Why I leased my 2013 Nissan LEAF

In January, 2014, I leased a 2013 Nissan LEAF SL. I had never leased a vehicle before, as by and large I believe that it is generally a better deal to purchase and drive a vehicle for 7-10 years. But I was intrigued by the concept of an all-electric vehicle. While come states such as California, Oregon, Washington, and Georgia had several options for an all-electric vehicle in 2014, sadly Tennessee and most other states had few choices. At the time, I could only test drive a Nissan LEAF. I could have ordered a Tesla Model S, but a new one was out of my price range, and there was no such thing as a certified pre-owned at the time. My options were very limited, unless I wanted to go to the hassle of buying in one state and transporting to another.

After looking over the Nissan LEAF and talking to a friend who had leased one seven months earlier, I decided that perhaps I should lease a LEAF as well. I decided on leasing because:

  • I was unsure how I would like being limited to a 75-80 mile range.
  • I was unsure how I would like driving a smaller car (my previous car was a Honda Accord Hybrid and before that an Isuzu Rodeo).
  • I had no idea how long the battery would last.
  • I had no idea of how well the cars would retain their value. After all they had barely been on the market 3 years.
  • How quickly is the technology changing? I was already reading rumors of a planned larger battery pack, and that Nissan were hard at work on a second-generation LEAF.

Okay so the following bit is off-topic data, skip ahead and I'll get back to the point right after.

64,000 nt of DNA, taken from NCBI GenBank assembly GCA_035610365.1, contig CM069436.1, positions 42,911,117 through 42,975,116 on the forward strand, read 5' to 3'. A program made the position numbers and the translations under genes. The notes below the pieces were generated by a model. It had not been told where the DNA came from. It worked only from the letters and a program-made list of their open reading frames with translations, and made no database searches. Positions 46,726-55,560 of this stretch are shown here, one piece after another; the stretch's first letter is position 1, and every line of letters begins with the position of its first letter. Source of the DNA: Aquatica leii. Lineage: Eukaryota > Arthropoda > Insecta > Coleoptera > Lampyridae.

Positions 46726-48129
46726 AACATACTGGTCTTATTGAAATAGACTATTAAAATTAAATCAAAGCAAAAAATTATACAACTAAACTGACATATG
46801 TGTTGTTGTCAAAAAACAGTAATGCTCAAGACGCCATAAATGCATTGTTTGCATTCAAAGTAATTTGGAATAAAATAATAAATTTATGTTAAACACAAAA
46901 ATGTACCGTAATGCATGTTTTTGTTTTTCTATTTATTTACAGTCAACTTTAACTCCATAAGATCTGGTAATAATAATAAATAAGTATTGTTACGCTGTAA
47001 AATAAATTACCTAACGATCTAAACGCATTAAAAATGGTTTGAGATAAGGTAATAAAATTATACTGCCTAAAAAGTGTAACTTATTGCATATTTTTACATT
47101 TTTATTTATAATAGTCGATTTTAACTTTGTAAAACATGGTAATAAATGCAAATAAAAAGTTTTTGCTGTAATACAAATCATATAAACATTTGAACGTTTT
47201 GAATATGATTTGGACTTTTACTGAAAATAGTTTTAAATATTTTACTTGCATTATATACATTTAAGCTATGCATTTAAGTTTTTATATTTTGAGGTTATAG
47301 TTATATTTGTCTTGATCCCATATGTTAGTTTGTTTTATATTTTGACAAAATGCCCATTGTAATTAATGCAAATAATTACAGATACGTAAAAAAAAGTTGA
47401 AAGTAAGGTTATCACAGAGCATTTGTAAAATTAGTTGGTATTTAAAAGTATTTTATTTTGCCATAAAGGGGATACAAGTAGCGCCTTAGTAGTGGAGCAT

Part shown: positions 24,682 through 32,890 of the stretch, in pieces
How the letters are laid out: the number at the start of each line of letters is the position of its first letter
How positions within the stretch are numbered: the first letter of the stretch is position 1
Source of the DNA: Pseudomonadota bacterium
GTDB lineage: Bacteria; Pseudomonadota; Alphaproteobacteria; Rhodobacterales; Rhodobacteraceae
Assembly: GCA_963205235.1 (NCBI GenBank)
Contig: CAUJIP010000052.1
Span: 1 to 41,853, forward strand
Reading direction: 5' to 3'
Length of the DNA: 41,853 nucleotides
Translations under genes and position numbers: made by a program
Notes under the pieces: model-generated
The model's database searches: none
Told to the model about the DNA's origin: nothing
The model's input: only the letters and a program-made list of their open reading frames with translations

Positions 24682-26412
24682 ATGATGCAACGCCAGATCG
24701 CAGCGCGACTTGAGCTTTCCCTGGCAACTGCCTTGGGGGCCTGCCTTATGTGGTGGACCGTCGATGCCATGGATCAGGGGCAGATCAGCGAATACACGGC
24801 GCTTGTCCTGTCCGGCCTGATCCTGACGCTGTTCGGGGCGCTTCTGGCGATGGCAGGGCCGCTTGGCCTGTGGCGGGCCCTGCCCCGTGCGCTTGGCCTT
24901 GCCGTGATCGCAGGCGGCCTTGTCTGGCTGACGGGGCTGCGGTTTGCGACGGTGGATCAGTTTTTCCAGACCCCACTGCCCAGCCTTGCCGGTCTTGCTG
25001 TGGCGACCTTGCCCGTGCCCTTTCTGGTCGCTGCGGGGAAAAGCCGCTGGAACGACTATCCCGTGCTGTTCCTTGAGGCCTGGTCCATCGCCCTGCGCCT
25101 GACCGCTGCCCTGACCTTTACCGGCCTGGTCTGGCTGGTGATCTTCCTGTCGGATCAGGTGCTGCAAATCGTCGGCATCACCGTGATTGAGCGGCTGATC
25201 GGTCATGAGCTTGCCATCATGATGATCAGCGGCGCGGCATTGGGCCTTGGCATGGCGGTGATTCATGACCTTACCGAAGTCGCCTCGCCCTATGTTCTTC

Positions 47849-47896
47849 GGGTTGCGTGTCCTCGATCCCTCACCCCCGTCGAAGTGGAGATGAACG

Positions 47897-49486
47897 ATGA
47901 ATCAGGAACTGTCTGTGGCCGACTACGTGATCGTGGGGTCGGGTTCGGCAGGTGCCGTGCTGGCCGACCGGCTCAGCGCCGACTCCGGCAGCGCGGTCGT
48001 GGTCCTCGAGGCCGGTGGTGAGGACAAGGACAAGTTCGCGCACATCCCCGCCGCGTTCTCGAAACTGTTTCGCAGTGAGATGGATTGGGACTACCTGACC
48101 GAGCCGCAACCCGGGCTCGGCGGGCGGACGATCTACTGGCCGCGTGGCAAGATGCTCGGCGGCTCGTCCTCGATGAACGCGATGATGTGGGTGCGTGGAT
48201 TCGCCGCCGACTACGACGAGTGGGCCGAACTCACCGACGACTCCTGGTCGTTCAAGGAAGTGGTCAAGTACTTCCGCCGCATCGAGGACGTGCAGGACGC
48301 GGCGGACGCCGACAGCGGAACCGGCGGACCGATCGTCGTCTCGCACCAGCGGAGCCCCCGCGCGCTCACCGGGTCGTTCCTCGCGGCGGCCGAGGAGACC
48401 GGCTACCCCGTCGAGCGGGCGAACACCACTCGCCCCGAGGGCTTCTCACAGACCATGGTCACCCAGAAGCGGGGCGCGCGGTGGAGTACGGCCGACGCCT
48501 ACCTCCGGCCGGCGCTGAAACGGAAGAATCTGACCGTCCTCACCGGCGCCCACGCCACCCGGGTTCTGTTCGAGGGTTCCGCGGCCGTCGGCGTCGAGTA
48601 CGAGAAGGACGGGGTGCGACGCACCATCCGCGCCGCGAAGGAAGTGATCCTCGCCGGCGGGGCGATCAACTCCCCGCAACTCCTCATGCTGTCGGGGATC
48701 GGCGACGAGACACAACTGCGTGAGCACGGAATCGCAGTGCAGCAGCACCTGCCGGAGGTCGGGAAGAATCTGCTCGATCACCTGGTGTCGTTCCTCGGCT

I decided that since this was still an early adopter item, perhaps it was best to lease. My original lease term was for two years, but six months before my lease term ended, I was offered a great deal to extend my lease. I could get two months free and keep my same monthly rate, plus I would be given an extra 12,000 miles. My monthly lease payment was about $100 a month, and the idea of driving the vehicle for an extra year for less than $1200 was appealing.

Fast forward three years, and I still believe that leasing of first generation all-electric vehicles is probably the smart thing to do. I will elaborate more on that in a future post. My only real regret with leasing is that I have constantly been on the lookout for what is going to be available in my market when my lease is up.

A Note on my lease: This was my first lease and I did something most people do not do. I traded in my previous vehicle and applied the entire trade-in value (a bit over $6000) towards buying down my monthly lease payment. Either way it would have averaged out to roughly $357 a month. What I didn’t know at the time, is that generally you do not want to put a lot of money down on a lease, if the car is totaled in an accident or stolen, you are out the cash you have already spent on the lease. Now that I know this, I probably would not make a huge payment at signing on a lease.